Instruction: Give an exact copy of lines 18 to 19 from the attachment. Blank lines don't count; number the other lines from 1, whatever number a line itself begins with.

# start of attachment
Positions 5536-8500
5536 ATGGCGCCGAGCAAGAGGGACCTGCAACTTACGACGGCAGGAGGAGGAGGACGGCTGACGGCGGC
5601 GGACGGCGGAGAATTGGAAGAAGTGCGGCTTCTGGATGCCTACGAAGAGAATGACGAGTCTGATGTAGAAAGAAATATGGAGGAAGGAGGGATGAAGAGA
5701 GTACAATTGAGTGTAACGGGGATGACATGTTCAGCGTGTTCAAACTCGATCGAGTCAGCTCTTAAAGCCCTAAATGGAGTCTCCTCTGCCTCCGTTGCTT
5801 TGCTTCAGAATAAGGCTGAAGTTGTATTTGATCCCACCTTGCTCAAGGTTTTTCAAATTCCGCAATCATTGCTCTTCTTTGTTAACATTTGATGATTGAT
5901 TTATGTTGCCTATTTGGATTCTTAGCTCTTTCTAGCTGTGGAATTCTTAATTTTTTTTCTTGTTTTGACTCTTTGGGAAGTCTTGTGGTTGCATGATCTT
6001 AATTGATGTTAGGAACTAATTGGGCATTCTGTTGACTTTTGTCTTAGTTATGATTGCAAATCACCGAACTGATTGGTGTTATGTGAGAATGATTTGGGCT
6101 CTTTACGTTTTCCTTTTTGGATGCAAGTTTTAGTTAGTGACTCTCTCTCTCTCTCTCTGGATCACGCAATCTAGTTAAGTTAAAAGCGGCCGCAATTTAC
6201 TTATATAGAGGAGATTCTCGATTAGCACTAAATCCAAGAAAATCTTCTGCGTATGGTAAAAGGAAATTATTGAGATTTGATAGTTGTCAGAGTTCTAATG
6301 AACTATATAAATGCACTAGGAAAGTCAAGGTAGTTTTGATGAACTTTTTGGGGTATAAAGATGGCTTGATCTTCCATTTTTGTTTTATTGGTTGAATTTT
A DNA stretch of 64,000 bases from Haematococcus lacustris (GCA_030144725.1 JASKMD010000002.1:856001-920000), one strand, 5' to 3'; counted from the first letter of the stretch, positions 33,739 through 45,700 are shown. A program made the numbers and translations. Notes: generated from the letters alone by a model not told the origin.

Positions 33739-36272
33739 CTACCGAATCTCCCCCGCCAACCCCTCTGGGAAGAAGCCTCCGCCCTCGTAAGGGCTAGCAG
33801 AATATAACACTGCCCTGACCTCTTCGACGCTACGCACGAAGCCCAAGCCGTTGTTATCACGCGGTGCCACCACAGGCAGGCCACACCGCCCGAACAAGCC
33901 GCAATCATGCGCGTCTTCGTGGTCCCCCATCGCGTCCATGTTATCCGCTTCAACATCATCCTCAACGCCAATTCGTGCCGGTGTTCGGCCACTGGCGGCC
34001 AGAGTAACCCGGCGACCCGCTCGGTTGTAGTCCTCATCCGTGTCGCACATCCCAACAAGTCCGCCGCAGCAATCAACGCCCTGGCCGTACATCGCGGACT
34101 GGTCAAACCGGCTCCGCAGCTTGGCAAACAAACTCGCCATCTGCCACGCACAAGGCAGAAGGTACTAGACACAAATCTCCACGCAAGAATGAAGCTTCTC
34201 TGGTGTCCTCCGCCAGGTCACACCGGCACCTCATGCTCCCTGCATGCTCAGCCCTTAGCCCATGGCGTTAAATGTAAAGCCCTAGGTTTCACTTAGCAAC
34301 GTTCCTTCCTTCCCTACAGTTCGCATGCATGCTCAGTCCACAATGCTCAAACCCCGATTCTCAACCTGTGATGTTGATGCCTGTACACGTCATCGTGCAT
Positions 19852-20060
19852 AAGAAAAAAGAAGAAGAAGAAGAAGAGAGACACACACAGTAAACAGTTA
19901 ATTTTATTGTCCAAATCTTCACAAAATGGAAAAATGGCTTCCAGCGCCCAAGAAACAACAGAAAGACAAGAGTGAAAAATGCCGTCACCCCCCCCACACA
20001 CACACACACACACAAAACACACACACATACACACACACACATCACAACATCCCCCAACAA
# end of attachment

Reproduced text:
34201 TGGTGTCCTCCGCCAGGTCACACCGGCACCTCATGCTCCCTGCATGCTCAGCCCTTAGCCCATGGCGTTAAATGTAAAGCCCTAGGTTTCACTTAGCAAC
34301 GTTCCTTCCTTCCCTACAGTTCGCATGCATGCTCAGTCCACAATGCTCAAACCCCGATTCTCAACCTGTGATGTTGATGCCTGTACACGTCATCGTGCAT